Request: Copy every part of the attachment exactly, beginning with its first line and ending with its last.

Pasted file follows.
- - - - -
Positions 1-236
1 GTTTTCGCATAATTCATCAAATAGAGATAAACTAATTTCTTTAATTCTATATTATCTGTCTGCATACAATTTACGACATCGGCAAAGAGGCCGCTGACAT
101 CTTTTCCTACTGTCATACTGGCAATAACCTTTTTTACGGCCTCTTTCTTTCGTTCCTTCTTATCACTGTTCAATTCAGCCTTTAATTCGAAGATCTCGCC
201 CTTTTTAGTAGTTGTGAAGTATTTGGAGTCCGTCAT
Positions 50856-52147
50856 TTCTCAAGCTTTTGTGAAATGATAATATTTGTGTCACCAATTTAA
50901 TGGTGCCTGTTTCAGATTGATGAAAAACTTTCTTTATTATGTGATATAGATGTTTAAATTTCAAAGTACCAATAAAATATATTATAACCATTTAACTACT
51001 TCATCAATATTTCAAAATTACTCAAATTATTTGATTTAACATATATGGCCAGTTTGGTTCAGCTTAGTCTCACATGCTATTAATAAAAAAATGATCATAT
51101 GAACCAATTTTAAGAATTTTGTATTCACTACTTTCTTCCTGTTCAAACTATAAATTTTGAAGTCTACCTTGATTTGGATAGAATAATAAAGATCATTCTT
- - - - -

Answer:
Positions 1-236
1 GTTTTCGCATAATTCATCAAATAGAGATAAACTAATTTCTTTAATTCTATATTATCTGTCTGCATACAATTTACGACATCGGCAAAGAGGCCGCTGACAT
101 CTTTTCCTACTGTCATACTGGCAATAACCTTTTTTACGGCCTCTTTCTTTCGTTCCTTCTTATCACTGTTCAATTCAGCCTTTAATTCGAAGATCTCGCC
201 CTTTTTAGTAGTTGTGAAGTATTTGGAGTCCGTCAT
Positions 50856-52147
50856 TTCTCAAGCTTTTGTGAAATGATAATATTTGTGTCACCAATTTAA
50901 TGGTGCCTGTTTCAGATTGATGAAAAACTTTCTTTATTATGTGATATAGATGTTTAAATTTCAAAGTACCAATAAAATATATTATAACCATTTAACTACT
51001 TCATCAATATTTCAAAATTACTCAAATTATTTGATTTAACATATATGGCCAGTTTGGTTCAGCTTAGTCTCACATGCTATTAATAAAAAAATGATCATAT
51101 GAACCAATTTTAAGAATTTTGTATTCACTACTTTCTTCCTGTTCAAACTATAAATTTTGAAGTCTACCTTGATTTGGATAGAATAATAAAGATCATTCTT